The ABCs of Rebranding with Cinema 4D

Design and motion graphics studio Already Been Chewed cooks up a fresh rebrand for Malibu Boats.

When Barton Damer was given a tour of the manufacturing facility belonging to Tennessee-based Malibu Boats, his imagination went into high gear immediately. His design company, Already Been Chewed (ABC) (, had been tasked with creating and implementing a rebranding effort across numerous media platforms for Malibu and its sister company, Axis Wake Research. The goal was to illustrate the slogan “Life without limits” and accentuate the active lifestyle that Malibu and Axis can offer their customers.

ABC was chosen for the project because of the company’s history of working with other action sports brands, including Nike, Street League Skateboarding, and Supra Footwear. “We analyze what the competitors are doing and then try to do something totally different,” Damer explains. It was a bold approach, and they didn’t know if Malibu would go for it. But ABC figured, if they won the year-long contract to create a series of catalog images, print ads and online videos using Maxon’s Cinema 4D, it would be best to have presented ideas they would be excited to work on rather than playing it safe.

Creative realism

Damer and ABC’s art director Brad Wolf used Cinema 4D for both the print and animation portions of the Malibu/Axis rebranding project, with the final looks and compositing completed in Photoshop for print and After Effects for video. For the Malibu boats campaign, Life Without Limits, ABC developed a visual that depicts a cubicle-bound office worker transforming into a wake surfer and escaping the limits of his 9 to 5 job into a surreal wake surfing experience behind a Malibu Wakesetter.

ABC set up a photo shoot with professional wake skater, Brian Grubb, to capture the sequence needed for the campaign artwork. After isolating the photos off of their background, ABC set them up in Cinema 4D as textures that were applied to vertical planes. “We used the luminance channel of the texture, as well as the alpha channel of the layer in Photoshop we cut out,” Damer recalls. “This allowed us to place the pictures of Brian into true 3D space within the scene and have the Cinema 4D lights interact with the cut out photos.” Cinema 4D was also used to match the lighting from the original studio shot.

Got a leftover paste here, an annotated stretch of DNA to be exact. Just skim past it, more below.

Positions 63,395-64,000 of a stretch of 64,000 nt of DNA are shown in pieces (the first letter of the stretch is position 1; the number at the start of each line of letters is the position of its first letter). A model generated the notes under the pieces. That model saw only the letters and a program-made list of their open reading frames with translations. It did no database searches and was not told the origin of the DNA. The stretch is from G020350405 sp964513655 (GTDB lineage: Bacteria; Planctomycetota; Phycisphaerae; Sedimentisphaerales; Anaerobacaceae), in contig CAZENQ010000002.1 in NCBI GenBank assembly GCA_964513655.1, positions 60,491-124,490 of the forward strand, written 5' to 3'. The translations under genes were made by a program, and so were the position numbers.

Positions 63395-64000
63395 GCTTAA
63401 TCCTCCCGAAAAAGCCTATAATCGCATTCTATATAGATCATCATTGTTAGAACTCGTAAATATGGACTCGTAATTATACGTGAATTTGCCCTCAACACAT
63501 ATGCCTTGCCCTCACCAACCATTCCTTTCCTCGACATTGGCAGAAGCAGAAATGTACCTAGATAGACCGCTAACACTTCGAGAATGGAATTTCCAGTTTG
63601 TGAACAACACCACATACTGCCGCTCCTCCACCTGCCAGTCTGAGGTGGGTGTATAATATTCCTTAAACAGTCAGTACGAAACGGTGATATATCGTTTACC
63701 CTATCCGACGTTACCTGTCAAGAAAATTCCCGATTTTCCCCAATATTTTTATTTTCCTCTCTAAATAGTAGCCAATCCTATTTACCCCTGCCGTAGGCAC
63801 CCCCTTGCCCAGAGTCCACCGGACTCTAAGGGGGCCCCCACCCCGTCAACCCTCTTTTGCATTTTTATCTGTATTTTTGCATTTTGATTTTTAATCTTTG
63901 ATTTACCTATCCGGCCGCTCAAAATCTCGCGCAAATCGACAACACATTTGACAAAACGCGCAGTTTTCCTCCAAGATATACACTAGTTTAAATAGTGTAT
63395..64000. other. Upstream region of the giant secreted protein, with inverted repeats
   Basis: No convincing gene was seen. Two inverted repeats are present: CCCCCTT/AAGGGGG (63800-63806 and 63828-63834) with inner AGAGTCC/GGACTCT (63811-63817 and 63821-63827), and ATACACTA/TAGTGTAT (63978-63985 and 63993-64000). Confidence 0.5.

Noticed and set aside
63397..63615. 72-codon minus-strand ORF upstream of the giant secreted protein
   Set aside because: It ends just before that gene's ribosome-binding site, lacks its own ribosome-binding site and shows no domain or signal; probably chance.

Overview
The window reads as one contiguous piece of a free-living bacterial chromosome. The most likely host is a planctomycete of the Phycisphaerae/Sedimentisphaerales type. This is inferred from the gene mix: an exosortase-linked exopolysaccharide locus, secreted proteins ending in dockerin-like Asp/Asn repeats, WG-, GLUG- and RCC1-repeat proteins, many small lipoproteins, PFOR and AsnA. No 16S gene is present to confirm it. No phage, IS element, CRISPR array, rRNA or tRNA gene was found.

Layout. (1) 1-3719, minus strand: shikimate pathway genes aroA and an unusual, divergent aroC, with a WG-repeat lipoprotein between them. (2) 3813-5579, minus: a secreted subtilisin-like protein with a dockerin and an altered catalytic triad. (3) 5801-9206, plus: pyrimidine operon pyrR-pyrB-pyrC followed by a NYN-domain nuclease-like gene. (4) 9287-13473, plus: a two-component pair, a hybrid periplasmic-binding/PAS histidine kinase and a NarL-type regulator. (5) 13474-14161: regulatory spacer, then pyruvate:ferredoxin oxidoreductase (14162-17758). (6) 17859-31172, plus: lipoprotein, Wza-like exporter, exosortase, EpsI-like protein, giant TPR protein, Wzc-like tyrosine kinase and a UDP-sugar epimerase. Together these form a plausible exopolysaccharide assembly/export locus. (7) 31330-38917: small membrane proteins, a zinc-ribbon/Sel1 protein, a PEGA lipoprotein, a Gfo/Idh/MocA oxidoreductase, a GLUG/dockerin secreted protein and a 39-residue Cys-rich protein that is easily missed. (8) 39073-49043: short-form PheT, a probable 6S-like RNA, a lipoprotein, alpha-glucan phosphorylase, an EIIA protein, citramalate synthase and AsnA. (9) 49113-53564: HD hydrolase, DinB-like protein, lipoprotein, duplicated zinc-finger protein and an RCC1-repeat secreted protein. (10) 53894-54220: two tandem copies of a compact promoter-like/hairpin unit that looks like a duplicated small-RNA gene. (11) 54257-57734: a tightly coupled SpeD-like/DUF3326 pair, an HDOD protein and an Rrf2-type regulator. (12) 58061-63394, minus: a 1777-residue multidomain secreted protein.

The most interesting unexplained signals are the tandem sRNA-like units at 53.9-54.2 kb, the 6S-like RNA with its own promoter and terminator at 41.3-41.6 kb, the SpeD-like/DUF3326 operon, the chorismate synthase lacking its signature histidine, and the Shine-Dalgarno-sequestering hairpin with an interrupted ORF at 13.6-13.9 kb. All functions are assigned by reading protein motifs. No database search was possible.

Graphic style

Already Been Chewed opted to introduce a more graphic style for both the Malibu and Axis catalogs after seeing the approach used for the footwear and auto industries but not for boats. One technique they used was to introduce the use of shard-like images that are repeated throughout the branding for Malibu. To create the shards, Damer used a Cloner object in Cinema 4D to replicate a triangle shape. After cloning it along a low-poly version of a wake that they had modeled, renders were composted together in Photoshop to create the scene.

“Cinema 4D allows you to use an object as the basis for your clones,” he says, explaining that a low-poly representation of a wake was created to serve as the basis for the clones to be duplicated across. Random effectors allowed the wave to take on a more organic feel combined with Plane effectors that allowed the transition from smooth “water” to the large wake that was created.

Axis Catalog

For Malibu’s sister company, Axis, ABC used Cinema 4D to come up with a completely different look. Based on ABC’s tours of the factory, this concept put the focus on the craftsmanship of each boat and how they are made by hand. Damer used Cinema 4D to create the futuristic-looking factory and composited the final boat and workers into the shot. Unsure about whether they would be able to get the liquid to do exactly what they wanted it to do through fluid simulation, Damer ended up combining 15 or 16 individual models of liquid rendered out of Cinema 4D and using Photoshop to make them all form the back of the boat.

In addition to the rebranding effort, which will continue for Malibu and Axis throughout the rest of the year, Already Been Chewed has also done several animated features for internet broadcast with television versions coming out in 2014. 

Read the full-length story on Gomediazine:

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